Don’t make me think
Why Most Enterprise Applications Are Pretty Terrible
“I apologize for such a long letter. I did not have time to write a short one.”
For better or worse, there are very few parts of our personal and professional lives that have remained entirely untouched by one digital application or another.
The fact that most of us begin the day from bed on our smartphone is probably the starkest sign that software has truly eaten the world.
While I am not a behavioral psychoanalyst by training, I firmly believe that the several short decades of the consumer internet’s existence have fundamentally altered our collective psyches in a permanent way.
We want what we want when we want it.
And if we can’t get it — whatever “it” may be — within less than half a dozen clicks/taps, our fists clench and our eyes roll into the back of our skulls.
Our blood can’t help but boil with frustration.
In the context of the consumer apps one may use on a daily basis (Spotify, Venmo, The Weather App, etc.), product strategists and UI/UX designers agonize not for weeks or months, but for years over every mechanical and visual detail of their applications.
They do this not because they are trying to think up additional features to implement.
Instead, they are searching for opportunities to make their product more user-friendly and eliminate cognitive load in their customers. They do this by determining which elements are non-material to the core purpose of the application — and then carefully stripping them away one by one.
To these tech pioneers, a frictionless product that serves a small handful of purposes masterfully well is far better than an over-engineered multitool that attempts to be all things to all people.
But what about our business and workplace applications?
What about the web-based and mobile technologies that allow us to manage our organizations’ operational workflows, oversee the status and performance of assets, store and analyze data at scale, and so much more?
The companies that build digital products to manage these functions may not be the household names that Facebook or Airbnb are, but these technologies are just as ubiquitous in the business setting as their consumer counterparts’ products are in our personal lives, if not more so.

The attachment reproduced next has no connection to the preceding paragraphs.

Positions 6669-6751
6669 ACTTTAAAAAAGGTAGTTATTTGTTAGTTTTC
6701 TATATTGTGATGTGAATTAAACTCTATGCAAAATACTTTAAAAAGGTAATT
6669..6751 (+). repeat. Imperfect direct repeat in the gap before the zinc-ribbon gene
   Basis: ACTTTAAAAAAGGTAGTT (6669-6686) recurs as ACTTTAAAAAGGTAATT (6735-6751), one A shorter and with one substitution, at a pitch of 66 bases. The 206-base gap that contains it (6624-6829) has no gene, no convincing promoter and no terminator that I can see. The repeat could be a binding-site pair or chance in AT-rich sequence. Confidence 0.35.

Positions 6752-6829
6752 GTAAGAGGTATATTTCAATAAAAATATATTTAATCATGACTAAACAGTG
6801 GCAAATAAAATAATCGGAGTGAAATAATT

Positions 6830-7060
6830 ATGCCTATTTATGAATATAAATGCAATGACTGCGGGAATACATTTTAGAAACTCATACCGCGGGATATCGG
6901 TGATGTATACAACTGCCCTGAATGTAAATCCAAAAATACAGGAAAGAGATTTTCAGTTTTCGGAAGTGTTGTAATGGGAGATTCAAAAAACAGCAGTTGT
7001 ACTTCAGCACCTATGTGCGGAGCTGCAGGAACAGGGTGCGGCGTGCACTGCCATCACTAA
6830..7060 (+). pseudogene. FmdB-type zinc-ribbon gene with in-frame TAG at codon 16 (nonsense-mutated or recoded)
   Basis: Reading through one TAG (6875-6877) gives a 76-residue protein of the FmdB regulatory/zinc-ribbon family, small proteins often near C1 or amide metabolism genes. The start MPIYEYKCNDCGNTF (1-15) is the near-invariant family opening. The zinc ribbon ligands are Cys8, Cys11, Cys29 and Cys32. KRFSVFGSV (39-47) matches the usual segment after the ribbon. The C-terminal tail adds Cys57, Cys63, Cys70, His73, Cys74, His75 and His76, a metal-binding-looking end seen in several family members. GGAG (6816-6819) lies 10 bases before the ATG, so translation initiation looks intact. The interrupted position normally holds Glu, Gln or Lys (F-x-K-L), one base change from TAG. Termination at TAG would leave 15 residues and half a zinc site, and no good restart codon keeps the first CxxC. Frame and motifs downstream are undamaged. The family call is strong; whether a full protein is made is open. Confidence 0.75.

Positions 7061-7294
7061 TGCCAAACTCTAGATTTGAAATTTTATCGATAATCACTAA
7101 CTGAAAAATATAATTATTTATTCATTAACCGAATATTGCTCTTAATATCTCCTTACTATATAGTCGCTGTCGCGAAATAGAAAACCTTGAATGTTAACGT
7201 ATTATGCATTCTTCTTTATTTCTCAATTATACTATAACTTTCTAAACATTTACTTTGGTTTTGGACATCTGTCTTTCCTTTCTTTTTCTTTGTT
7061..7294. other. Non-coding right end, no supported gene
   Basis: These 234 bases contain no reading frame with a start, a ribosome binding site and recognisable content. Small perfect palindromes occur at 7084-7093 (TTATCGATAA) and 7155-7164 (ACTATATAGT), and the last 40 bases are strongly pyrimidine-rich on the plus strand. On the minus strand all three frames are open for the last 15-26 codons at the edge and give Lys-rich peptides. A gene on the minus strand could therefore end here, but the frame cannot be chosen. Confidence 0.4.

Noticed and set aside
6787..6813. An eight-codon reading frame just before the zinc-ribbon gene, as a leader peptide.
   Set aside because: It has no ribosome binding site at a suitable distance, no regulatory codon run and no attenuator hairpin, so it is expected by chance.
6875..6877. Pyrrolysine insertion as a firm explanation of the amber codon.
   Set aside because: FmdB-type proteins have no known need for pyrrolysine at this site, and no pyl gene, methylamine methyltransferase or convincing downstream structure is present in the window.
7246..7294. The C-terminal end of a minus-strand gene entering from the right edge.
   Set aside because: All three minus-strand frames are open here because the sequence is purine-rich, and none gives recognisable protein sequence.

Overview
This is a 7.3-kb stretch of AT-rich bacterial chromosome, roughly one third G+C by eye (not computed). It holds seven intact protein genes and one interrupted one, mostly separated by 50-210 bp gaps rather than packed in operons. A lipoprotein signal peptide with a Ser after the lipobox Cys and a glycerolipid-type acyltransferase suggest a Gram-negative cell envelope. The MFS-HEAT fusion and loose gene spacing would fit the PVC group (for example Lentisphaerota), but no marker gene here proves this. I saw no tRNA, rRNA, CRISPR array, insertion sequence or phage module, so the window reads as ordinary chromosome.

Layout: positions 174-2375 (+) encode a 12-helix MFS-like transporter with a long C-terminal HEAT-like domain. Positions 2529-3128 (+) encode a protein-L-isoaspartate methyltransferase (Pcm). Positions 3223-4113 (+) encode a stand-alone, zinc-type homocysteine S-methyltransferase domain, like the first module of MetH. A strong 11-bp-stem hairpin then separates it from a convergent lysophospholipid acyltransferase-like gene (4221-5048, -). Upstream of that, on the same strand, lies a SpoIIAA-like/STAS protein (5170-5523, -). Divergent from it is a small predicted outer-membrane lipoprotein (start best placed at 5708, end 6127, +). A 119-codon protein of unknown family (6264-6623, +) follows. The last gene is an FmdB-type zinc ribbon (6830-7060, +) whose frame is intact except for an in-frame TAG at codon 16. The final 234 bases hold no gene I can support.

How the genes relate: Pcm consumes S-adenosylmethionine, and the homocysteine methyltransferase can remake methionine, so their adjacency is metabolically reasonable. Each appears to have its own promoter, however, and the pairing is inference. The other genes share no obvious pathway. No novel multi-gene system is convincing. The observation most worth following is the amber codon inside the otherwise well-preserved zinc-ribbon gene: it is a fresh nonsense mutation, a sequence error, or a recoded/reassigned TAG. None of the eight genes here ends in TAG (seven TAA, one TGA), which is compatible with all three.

That having been established, why is it that the digital tools falling under this category almost always appear to be infinitely more complicated than they need to be, despite the fact that their aggregate quantifiable importance to global commerce runs into the tens of trillions of dollars?
The reasons for this problem are many and varied, and certainly warrant articles of their own, if not entire textbooks.
But I argue that there is only one solution:
The future of effective enterprise application design lies in the consumerization of our business/management apps.
Any organization who’s success hinges on the creation, deployment, and adoption of digital applications (regardless of whether said apps are deployed internally or externally) must understand that to place additional cognitive burden on users through an overly complicated interface design, is to commit a cardinal sin.
One of life’s greatest oxymorons is that it’s actually pretty simple to create something that’s incredibly complicated, be it a scientific hypothesis, a work of art, or a business model.
What is truly difficult, and takes a tremendous amount of effort, patience, and analytical rigor, is taking a complicated structure and whittling it away until nothing but the truly valuable components remain.
In essence, this is what good product managers should be able to do.